I had the chance to be the lead designer for a startup graphic novel publisher focused on bringing the quality of the bande dessinée French format to the US. The first series we produced was an alternate history of the Civil War, that was eventually going to develop into a sci-fi adventure.
Being such a small company, I practically did it all, from promotional materials, to book design, lettering and everything in between. The logo and book covers were designed by Redhype advertising and all the illustrations were done by Philip Renne. I did everything else. Sadly, the book was not well received, but this is still one of my favorite projects that I got to work on. It was a wonderful adventure diving into the past with these designs.
While I didn't do the front cover, I had free reign on designing the back cover. We wanted to include all the covers of the series so that all the books matched. I did the magnolia flower illustration overlay.
We wanted to make the endsheets a bit more special by turning them into maps. The goal was to have the maps change with each book just as the country was changing with each book.
One major difference between French book design and American book design is the way the spine reads. We decided to stay true to the French standard and keep the spines reading left to right. For an American audience, this might look upside down, but it does serve a purpose. When scanning book spines on a bookshelf in the store, it's easier to read from bottom to top, rather than top down, since Americans read left to right.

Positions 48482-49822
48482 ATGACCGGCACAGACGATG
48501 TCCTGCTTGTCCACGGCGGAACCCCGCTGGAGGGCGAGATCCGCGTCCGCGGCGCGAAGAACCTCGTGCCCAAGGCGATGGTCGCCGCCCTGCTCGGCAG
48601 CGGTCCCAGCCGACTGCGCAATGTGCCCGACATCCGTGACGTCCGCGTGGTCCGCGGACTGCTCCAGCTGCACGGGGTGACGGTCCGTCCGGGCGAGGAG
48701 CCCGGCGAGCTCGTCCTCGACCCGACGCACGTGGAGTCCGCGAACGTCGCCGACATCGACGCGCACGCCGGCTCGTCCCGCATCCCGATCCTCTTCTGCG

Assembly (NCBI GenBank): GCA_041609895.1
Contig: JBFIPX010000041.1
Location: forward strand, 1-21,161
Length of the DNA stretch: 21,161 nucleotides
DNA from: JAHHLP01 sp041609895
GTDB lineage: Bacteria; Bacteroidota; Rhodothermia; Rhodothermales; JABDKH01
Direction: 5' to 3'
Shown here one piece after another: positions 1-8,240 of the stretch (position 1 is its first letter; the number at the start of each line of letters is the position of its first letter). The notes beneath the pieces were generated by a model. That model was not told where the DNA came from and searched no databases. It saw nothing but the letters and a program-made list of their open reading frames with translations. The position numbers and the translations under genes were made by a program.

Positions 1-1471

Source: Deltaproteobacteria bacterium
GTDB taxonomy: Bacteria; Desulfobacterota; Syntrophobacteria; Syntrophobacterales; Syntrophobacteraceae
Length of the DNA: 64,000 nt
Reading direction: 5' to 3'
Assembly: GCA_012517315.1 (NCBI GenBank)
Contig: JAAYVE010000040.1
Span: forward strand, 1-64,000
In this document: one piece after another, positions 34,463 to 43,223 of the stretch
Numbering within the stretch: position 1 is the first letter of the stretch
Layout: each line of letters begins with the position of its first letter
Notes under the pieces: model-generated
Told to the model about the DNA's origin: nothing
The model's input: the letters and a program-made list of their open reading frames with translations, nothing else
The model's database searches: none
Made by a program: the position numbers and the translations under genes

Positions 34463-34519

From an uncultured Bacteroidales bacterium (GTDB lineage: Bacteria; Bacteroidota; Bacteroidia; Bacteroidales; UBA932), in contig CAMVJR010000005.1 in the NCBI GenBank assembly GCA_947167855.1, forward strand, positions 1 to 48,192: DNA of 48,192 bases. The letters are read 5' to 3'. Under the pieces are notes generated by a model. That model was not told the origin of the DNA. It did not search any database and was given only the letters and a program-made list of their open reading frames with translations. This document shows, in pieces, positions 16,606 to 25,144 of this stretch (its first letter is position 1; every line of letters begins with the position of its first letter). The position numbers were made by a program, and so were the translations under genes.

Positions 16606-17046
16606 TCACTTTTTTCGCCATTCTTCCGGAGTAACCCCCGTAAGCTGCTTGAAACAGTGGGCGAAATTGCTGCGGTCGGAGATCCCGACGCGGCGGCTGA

I made my own assets for the spine design. It helps that I'm an avid antique book collector, so I just took a few snaps of books from my personal library.
I came in mid-project for the lettering. For the first book, I revamped all of the bubbles so that the text fit better on the pages and redid all the text boxes to have a more historical feel.
For the second book, I completely redesigned the lettering so that it matched the style and tone of the era and the illustrations. Sadly, the lettering didn't make it to print, but here are some of the mockups I did.
I chose a more historical comic book font and added paper texture to the bubbles so that they wouldn't be so harsh against the illustrations. I also outlined the bubbles with a rough ink stroke to keep in with the historical atmosphere.
We had a couple of author events set up at local bookstores. Here are the posters I made for each of these events.
We did two flyers that were distributed around town and included in our press release. The two ideas we settled on were a map of the Gettysburg battle and a Confederate dollar bill.
Various Promotional Designs